Example Of Course Work On The Use Of Heuristics In Making Judgments

Published: 2021-07-10 00:05:04
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Heuristics is the use of guides to make decisions or to make solutions of any issues at hand (Hasite 2010). The problem solving made by the use of heuristics is usually based on experience. Many analysts have argued that the use of heuristics has enabled problems to be solved more promptly and also faster. The use of this phenomenon may involve the use of common sense as well as the use of thumbs. There are two major types of heuristics; availability and representativeness. This research paper will focus on the advantages and disadvantages of heuristics as an approach of solving problems. In addition, the research paper will compare and contrast availability heuristics and representative heuristics.
The availability heuristics is a concept that involves the prediction of the occurrence of an event based on other events that have ever occurred before. On the other hand, representativeness heuristics is the prediction of the occurrence of an event based on the resemblance of the phenomenon with data (Daniel, 2005).

One example of the representativeness heuristics involves the use of probabilities to predict the actual events that had occurred (Daniel 2005). In a certain period of time, there was an accident involving two cabs. In that place, cabs were of only two colors. One of the colors was blue, whose probability was 0.15 while the other one was green, and whose probability was 0.85. A witness was therefore required to tell which of the colors represented the cab that had hit the other. According to him, the cab was blue in color (Pearl, 2006). However, the court used the concept of probability to evaluate whether there was a high probability that the witness had chosen the actual suspect. An example of availability heuristics is based on the occurrence of earlier events. For instance, a person may argue that his relative has smoked cigarette for many years and has never been ill of cancer. Although this is based on past experience, it may however not apply to everyone.

One similarity of representativeness heuristics and availability heuristics is that they are both used to give solutions to problems. The other similarity is that they are important phenomena for making judgments in our day to day lives (Pearl 2006). One difference between them is that availability heuristics involves the use of imagination to come up with outcomes, unlike representativeness heuristics. The other difference is that representativeness heuristics involves resemblance of data that is available in order to make judgments, unlike availability heuristics.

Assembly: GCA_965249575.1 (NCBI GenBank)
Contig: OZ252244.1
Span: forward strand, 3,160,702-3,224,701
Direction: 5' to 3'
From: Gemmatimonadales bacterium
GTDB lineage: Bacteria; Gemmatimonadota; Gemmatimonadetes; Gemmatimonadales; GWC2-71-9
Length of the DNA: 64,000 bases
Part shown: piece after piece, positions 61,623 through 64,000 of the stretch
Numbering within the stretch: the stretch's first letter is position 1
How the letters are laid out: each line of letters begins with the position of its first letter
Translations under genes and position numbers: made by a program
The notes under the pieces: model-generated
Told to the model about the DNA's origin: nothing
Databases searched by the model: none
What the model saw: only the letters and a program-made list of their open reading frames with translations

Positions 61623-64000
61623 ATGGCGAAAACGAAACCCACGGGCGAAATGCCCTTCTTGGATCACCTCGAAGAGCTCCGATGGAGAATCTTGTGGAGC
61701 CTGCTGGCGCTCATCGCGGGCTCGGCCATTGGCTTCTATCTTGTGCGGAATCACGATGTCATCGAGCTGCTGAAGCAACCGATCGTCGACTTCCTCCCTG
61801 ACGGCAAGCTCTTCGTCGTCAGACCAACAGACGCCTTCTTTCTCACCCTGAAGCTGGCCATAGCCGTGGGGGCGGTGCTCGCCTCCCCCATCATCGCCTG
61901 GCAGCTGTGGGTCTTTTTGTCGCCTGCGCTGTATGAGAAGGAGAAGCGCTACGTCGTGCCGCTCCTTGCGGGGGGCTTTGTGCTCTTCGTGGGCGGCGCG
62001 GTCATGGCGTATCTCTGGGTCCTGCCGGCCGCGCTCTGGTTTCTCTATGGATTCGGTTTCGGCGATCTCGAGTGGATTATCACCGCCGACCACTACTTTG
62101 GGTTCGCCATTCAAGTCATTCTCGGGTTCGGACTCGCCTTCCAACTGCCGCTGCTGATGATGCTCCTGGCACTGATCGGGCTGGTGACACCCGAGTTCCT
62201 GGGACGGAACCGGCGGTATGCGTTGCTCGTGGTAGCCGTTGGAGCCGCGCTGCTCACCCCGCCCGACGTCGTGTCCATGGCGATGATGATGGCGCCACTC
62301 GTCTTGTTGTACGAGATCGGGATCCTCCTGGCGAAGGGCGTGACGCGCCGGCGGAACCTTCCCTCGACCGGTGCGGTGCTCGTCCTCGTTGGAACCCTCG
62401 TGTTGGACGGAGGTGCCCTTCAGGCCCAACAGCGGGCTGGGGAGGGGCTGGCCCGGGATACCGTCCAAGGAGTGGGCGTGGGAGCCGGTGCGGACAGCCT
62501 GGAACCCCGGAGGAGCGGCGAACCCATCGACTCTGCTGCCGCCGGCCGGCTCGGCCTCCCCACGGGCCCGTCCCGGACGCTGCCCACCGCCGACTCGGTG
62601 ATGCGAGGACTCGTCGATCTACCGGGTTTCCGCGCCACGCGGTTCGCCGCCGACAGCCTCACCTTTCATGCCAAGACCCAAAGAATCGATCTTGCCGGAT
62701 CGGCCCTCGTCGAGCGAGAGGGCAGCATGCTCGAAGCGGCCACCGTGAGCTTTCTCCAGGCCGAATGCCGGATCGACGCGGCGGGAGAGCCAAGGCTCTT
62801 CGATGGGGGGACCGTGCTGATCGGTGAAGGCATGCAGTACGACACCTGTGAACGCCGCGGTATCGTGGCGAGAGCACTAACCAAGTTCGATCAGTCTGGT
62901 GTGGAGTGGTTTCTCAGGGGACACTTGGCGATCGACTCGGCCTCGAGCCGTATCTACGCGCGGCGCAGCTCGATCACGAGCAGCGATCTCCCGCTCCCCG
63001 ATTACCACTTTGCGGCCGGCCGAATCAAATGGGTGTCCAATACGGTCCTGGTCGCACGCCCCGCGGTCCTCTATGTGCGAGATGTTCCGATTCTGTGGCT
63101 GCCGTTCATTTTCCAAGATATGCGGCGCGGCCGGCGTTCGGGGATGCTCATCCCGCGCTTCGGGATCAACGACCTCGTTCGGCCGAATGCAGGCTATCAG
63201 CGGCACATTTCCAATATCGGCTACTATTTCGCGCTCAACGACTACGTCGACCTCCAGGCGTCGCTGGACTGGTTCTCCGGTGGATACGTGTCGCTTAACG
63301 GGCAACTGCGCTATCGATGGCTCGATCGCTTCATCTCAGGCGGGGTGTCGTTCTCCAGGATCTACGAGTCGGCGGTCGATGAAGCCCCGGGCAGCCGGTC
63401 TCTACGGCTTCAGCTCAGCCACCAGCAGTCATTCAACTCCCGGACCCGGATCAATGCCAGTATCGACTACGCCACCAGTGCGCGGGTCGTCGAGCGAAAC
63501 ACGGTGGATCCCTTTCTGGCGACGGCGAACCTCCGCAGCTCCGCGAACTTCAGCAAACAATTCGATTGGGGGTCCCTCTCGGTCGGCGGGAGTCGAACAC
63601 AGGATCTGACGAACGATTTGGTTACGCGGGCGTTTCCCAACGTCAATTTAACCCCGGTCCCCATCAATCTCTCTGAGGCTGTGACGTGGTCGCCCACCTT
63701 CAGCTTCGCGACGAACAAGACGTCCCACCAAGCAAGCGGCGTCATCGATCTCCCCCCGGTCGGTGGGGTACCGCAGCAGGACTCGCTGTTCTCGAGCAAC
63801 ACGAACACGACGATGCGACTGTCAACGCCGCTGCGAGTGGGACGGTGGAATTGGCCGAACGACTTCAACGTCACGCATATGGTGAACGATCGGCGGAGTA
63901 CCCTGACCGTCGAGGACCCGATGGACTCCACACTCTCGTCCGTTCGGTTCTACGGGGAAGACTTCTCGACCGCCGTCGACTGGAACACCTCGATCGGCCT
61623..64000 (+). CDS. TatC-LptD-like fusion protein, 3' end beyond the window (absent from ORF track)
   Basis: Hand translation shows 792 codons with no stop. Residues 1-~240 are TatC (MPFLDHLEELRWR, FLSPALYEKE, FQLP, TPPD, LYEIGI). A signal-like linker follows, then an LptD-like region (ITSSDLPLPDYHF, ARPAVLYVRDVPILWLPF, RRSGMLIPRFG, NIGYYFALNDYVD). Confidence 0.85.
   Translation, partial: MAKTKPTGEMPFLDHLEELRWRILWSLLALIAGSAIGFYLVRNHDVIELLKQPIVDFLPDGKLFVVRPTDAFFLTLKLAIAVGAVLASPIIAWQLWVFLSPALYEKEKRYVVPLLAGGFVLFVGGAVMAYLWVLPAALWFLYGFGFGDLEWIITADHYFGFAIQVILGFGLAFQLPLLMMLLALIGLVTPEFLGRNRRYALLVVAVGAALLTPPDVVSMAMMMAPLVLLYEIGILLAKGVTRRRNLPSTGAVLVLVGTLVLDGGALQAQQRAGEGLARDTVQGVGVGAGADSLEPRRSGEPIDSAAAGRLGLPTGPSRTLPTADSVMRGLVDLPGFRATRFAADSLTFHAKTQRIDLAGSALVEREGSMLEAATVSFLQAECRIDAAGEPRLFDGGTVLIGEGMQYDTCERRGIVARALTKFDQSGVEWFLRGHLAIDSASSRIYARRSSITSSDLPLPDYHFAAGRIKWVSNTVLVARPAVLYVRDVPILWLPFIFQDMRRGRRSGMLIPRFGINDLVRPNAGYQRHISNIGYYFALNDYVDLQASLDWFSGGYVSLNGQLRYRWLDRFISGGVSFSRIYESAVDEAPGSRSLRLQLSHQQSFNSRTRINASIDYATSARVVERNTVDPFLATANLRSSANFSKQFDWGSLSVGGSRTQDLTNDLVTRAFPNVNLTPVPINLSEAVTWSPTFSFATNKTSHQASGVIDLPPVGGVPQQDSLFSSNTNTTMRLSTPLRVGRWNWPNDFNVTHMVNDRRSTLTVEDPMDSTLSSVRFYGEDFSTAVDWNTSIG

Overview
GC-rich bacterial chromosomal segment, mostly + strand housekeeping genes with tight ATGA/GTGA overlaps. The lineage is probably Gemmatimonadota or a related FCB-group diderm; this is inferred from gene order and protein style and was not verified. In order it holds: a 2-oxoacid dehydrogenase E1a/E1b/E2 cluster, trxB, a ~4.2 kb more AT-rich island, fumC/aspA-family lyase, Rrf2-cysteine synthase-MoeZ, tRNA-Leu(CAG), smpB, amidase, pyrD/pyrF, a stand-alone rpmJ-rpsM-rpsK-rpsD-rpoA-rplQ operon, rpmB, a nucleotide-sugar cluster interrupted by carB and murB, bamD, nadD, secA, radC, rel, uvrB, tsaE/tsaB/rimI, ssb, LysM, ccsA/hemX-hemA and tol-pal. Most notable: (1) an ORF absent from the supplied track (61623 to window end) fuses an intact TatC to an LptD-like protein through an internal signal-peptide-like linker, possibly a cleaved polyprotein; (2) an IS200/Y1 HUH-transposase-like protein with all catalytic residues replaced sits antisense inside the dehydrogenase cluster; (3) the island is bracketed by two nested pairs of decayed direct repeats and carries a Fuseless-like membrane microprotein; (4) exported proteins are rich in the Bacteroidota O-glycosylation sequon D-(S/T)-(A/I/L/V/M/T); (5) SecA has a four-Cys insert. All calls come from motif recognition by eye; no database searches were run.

Based on the comparison of the two types of heuristics, one would argue that both of them are important in making judgments. From this comparison, the use of representativeness heuristics is more accurate than the use of availability heuristics. This is merely based on the fact that the past occurrence of events is not an assurance that these events will occur in the same way in the future. One advantage of heuristics is that it is generally cheap and does not involve a great deal of planning. One of its disadvantages is that difficult and complex solutions cannot be solved by some forms of heuristics like educated guess (Pearl, 2006). Finally, based on the past use of heuristics, this phenomenon has helped a lot to solve problems in our society. That is the major reason why people should continue using it as a way of making prompt judgments.

In conclusion, heuristics is a very important approach in solving problems. It facilitates solving problems at a faster rate as compared to other approaches. Even though there are differences in the two types of heuristics both are very important in solving problems.

References

Hasite, R, (2010). Rational choice in an uncertain world: The psychology of judgment and decision making. Sage.
Daniel K, (2005) Judgment under Uncertainty: Heuristics & Biases. Cambridge. Cambridge University Press.
Pearl, J, (2006). Heuristics: Intelligent Search Strategies for Computer Problem Solving. New York. Addison-Wesley.

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